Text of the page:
A common mistake I have seen, and continue to hear about, is someone forcing an application to run on a slower and less than desirable storage configuration to meet cost requirements. Buying storage on a dollar-per-capacity basis, instead of looking at capacity, performance, protection and other service characteristics, can result in sub-par performance and misconfigured storage. When making a purchase, look at the level of service (availability, security, protection) and performance required to meet your needs. Effective storage acquisition requires a clear understanding of your applications'
It is also important to consider the following characteristics:
- I/O performance (I/O vs. bandwidth, read vs. write, random vs. sequential)
- Items such as large or small I/Os, online or batch and daily vs. seasonal workloads
- Data protection (RAID level, local and remote replication, high availability, business continuance and disaster recovery)
- Storage capacity (raw, formatted, usable), availability and response time needs
- Data retention (archive), recovery time objective (RTO) and recovery point objective (RPO) along with compliance requirements
Storage costs include acquisition, installation, maintenance, configuration, allocation, environmental (power, cooling, ventilation, floor space), security and data protection. Demands on storage resources include capacity (total raw, total usable), performance, data retention and availability. Consider what percentage of your storage capacity you want or need to allow for free space to meet different service and performance requirements, as well as for on-demand allocation and unplanned growth.
Storage systems differ in their ability to support dynamic storage optimization and configuration. Some vendors such as Pillar support quality of service policy-based placement of data on storage to meet different performance, capacity and cost objectives. Other vendors, including 3PAR, leverage thin provisioning and capacity-on-demand dynamic allocation to optimize costs and storage service delivery.
Many vendors including Engenio and HP support some form of dynamic volume or LUN expansion, and most NAS vendors supporting some form of dynamic file system expansion. Vendors differ in their implementation and functionality when it comes to dynamic allocation and optimization, with some vendors supporting "on-the-fly" RAID level migration. This relatively new feature gives users the ability to migrate data from one type of LUN or volume to another while in use. An example is migrating data from RAID-0+1 to RAID-5 while the data is being accessed. The advantage of migrating from one RAID level to another is the ability to lower your storage cost for a given amount of usable storage capacity.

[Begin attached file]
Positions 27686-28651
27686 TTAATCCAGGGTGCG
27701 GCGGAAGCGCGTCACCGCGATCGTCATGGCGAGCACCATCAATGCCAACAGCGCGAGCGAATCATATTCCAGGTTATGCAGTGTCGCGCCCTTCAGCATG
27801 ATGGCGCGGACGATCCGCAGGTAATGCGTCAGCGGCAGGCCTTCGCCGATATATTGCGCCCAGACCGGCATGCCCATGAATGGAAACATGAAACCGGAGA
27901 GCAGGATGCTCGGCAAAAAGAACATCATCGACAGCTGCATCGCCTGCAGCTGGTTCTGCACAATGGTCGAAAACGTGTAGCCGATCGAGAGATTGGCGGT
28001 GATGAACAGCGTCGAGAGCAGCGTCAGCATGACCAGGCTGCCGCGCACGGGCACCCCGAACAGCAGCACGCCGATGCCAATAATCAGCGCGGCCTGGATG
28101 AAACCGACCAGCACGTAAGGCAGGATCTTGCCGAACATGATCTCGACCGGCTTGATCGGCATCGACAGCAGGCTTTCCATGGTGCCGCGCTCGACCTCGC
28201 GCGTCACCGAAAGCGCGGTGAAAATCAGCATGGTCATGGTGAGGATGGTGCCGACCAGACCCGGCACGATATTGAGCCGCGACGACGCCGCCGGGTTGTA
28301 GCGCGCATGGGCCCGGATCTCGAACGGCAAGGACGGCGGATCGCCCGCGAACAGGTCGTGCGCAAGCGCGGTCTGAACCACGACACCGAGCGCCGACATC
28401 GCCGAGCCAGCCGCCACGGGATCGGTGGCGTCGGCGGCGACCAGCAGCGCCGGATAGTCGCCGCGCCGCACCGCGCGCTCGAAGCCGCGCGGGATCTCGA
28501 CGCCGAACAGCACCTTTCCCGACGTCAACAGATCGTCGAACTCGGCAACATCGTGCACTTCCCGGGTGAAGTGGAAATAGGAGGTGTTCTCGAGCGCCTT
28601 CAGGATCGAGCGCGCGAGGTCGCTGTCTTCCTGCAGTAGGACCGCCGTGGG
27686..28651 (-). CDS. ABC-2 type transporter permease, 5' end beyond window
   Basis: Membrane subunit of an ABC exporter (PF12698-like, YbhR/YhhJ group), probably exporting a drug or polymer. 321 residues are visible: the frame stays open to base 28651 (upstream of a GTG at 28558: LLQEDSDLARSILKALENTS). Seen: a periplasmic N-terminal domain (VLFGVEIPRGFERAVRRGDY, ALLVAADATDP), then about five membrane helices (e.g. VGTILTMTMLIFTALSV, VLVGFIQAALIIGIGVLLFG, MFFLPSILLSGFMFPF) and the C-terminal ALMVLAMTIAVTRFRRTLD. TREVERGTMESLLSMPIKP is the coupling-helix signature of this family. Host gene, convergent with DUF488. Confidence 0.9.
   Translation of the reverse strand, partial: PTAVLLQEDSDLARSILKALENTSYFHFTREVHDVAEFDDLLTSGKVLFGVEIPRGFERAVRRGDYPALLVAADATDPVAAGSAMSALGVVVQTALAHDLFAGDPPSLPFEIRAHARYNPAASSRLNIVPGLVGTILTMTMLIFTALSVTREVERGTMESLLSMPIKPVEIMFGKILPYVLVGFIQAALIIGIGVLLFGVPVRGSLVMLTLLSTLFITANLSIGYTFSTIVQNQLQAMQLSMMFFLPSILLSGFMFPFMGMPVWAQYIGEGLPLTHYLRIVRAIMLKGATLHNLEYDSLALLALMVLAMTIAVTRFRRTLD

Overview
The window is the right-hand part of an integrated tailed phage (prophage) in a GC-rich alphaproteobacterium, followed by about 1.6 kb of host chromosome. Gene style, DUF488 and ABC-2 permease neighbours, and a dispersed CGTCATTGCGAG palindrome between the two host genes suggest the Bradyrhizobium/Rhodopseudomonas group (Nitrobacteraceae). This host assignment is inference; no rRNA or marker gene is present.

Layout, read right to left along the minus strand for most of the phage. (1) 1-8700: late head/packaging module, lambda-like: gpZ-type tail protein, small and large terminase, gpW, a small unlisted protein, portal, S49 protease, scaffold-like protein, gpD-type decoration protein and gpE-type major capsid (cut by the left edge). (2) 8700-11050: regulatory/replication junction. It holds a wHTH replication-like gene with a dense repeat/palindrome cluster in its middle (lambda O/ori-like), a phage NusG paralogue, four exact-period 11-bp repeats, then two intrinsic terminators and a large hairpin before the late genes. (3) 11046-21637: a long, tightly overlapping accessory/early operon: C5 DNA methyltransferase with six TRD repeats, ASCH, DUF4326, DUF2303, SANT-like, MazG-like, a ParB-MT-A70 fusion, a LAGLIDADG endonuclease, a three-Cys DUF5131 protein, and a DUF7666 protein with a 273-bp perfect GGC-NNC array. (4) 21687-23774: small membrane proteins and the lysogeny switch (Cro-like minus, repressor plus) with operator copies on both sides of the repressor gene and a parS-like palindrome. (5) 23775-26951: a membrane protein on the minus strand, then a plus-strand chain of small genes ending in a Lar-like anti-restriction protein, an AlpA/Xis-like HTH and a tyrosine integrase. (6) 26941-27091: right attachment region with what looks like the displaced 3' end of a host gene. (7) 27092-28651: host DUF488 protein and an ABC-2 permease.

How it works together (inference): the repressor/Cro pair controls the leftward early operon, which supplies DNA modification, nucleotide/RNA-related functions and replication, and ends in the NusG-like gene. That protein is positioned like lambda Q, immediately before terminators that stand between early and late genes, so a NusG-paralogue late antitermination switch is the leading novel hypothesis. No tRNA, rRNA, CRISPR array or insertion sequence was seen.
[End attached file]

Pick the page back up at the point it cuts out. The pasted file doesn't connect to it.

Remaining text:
Some of the clustered and peer-based storage vendors (or what some call grid-based storage) products load balance data across available storage capacity on different nodes. Examples include iSCSI vendors EqualLogic and Lefthand Networks, among others.
You can avoid surprises like not having enough storage, or the wrong type of storage, after trying to buy a product that is more than your budget allows. You risk compromising capacity by buying higher capacity disk drives instead of high-performance disk drives. Another example would be configuring storage for RAID-5 to reduce the number of disk drives purchased when your applications needs RAID-0+1 for performance. Figure out what your needs for point-in-time (PIT) copies, snapshots, remote mirroring and backup will be. Avoid being surprised with PIT copies and snapshots by understanding if a particular product is a full- or pointer-based copy and how that meets your RTO and RPO requirements.
If you have not yet prepared a storage capacity forecast, take the time and put one together. You can learn about storage performance and capacity planning in Chapter 10, "Performance and Capacity Planning for Storage Networks" in the book "Resilient Storage Networks" (Elsevier). A storage capacity forecast is important to help balance costs vs. proper allocation in order to avoid being caught off guard and having to allocate storage in a less than effective manner.
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About the author: Greg Schulz is founder and senior analyst with the IT infrastructure analyst and consulting firm StorageIO. Greg is also the author and illustrator of "Resilient Storage Networks" (Elsevier) and has contributed material to "Storage" magazine and other TechTarget venues.
This was first published in March 2006